This is a bit old news now, but it's one of the reasons I've been too busy to blog over the past week or two. As people know, I've been acting as the informal co-ordinator in parliament of Labour backbenchers with an interest in child poverty, and as such have been working closely with the End Child Poverty coalition.
A couple of weeks ago I met with two of the campaign groups involved in ECP, to discuss what final push we could give to the campaign ahead of the Budget, to make sure that child poverty remained firmly on the political agenda. I volunteered to try to get a few colleagues - we thought maybe 20 or so would be a respectable number - to sign a public letter to the Chancellor and Prime Minister, which we'd then send to the Observer.
So I emailed out a letter to Labour MPs and was amazed by the response; more than 70 signatures in less than 48 hours, and nearly 80 by the end of the week. Signatories included David Blunkett (former Secretary of State for Work and Pensions), Hugh Bayley (minister at the DWP when the child poverty pledge was made), Tony Lloyd, the chair of the PLP, and the chairs of the three main select committees tasked with scrutinising the child poverty pledge, i.e. Treasury, DWP and Children, Schools and Families. A significant number of Parliamentary Private Secretaries also signed up.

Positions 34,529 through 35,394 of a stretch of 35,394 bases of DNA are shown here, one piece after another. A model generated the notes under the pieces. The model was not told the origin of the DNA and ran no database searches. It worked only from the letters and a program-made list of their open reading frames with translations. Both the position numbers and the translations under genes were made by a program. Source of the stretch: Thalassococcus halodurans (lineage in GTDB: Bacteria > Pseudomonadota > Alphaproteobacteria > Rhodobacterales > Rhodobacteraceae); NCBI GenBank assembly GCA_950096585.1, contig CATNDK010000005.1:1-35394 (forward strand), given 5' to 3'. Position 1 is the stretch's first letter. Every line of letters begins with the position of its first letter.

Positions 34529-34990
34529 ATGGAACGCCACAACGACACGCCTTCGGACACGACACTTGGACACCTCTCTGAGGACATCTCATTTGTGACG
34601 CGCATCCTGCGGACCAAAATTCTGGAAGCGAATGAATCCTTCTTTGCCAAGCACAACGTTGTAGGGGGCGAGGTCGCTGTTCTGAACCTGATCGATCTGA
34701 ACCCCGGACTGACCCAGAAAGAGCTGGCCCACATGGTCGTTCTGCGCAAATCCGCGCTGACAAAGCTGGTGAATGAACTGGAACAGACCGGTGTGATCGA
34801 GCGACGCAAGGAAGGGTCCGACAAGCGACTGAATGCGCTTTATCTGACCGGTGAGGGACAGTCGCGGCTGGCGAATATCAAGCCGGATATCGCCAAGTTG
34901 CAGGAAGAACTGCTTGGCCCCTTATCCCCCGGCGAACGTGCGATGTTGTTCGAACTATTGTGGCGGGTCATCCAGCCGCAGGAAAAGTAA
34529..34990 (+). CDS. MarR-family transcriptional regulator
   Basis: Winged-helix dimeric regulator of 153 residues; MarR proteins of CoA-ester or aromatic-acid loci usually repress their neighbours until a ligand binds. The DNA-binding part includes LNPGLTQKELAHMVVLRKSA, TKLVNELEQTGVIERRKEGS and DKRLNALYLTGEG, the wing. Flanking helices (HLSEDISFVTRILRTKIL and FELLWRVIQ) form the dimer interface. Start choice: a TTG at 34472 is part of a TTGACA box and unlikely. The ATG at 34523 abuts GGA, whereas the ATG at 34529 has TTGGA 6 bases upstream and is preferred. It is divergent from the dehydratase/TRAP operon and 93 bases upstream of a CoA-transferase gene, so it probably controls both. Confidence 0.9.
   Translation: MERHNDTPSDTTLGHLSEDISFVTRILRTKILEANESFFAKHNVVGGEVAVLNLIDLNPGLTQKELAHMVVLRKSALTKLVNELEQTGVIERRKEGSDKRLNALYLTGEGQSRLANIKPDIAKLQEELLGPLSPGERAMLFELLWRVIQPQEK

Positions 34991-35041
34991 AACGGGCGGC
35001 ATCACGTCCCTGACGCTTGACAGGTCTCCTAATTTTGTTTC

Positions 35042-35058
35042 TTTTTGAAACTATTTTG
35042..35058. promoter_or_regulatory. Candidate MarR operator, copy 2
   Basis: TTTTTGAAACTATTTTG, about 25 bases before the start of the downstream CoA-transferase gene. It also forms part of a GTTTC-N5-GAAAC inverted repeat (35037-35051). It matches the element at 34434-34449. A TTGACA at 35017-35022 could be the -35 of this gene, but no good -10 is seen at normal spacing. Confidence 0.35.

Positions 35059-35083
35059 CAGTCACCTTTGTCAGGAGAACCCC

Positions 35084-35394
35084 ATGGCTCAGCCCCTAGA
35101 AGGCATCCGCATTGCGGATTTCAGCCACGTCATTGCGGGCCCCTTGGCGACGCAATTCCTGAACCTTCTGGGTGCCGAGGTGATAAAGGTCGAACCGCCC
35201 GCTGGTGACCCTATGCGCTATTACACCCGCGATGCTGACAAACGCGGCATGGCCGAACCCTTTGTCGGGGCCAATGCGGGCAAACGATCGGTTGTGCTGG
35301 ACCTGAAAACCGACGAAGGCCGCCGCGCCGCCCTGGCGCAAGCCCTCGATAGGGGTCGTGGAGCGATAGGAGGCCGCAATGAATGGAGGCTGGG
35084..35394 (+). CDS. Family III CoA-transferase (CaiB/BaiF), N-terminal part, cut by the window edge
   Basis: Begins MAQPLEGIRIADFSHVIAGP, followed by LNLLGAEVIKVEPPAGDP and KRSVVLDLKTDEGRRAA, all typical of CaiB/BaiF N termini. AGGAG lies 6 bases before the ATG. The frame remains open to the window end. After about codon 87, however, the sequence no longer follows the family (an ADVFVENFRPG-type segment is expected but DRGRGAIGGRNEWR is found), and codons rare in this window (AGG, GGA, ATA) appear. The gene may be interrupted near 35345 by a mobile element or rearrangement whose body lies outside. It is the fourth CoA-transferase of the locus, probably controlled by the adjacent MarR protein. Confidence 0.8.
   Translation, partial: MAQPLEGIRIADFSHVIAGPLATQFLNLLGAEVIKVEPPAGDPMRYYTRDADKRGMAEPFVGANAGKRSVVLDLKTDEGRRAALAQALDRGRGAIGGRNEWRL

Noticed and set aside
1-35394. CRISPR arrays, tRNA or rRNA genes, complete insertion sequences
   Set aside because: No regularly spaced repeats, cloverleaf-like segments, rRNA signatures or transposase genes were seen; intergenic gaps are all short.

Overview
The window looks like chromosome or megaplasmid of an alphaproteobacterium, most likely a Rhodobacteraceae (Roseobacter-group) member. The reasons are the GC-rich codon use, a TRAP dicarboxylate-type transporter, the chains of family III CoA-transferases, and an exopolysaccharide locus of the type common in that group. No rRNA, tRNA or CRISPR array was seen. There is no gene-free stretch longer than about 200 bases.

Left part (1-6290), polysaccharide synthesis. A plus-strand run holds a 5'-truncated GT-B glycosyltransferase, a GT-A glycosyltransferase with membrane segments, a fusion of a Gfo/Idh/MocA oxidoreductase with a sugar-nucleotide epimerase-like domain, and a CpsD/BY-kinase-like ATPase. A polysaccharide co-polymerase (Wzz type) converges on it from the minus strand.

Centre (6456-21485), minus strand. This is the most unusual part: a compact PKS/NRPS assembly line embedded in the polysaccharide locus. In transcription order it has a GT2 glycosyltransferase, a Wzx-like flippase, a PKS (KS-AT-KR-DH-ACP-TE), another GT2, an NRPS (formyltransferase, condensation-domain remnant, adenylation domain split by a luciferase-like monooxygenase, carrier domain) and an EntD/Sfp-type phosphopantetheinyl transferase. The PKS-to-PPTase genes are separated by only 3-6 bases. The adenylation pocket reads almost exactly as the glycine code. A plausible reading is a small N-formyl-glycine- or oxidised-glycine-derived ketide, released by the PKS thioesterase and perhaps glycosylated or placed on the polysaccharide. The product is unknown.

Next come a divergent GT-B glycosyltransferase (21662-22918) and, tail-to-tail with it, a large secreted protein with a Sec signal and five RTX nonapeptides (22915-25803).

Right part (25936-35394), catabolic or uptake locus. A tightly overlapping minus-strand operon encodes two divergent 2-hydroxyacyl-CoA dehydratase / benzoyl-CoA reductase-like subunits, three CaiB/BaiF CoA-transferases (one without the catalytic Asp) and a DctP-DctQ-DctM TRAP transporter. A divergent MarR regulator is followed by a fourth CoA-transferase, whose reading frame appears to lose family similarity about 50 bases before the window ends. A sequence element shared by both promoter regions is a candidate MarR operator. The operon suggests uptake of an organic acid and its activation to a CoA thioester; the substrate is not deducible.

The media was puzzled: they wanted to know whether this was an act of rebellion by PPSs; or if we'd been put up to it by the Government; or if we'd been put up to it by one or more Cabinet ministers trying to fight their corner in the last minute pre-Budget negotiations. But the sheer range of MPs who'd signed up - some arch-loyalists, some ex-ministers, some Campaign Group MPs, some who could be seen as Brownites, some who could be seen as Blairites - meant it was impossible to suss it out.
The truth was far simpler - Labour MPs care about child poverty and want the Government to fulfil its pledge to abolish it within a generation. We know some good stuff has been done, but there's still more to do. And we wanted to get that message across. No conspiracy, just conviction politics. (In fact, on Monday night a Cabinet Minister whose Department has some responsibility for child poverty walked past me on his way from the division lobby. "Nice sweater" he said, which I thought was rather strange, although I was wearing a blue sweater dress at the time, which is something of a favourite of mine. At 5am that night I woke up, and realised: "Nice letter", he'd said. Which came as quite a relief.)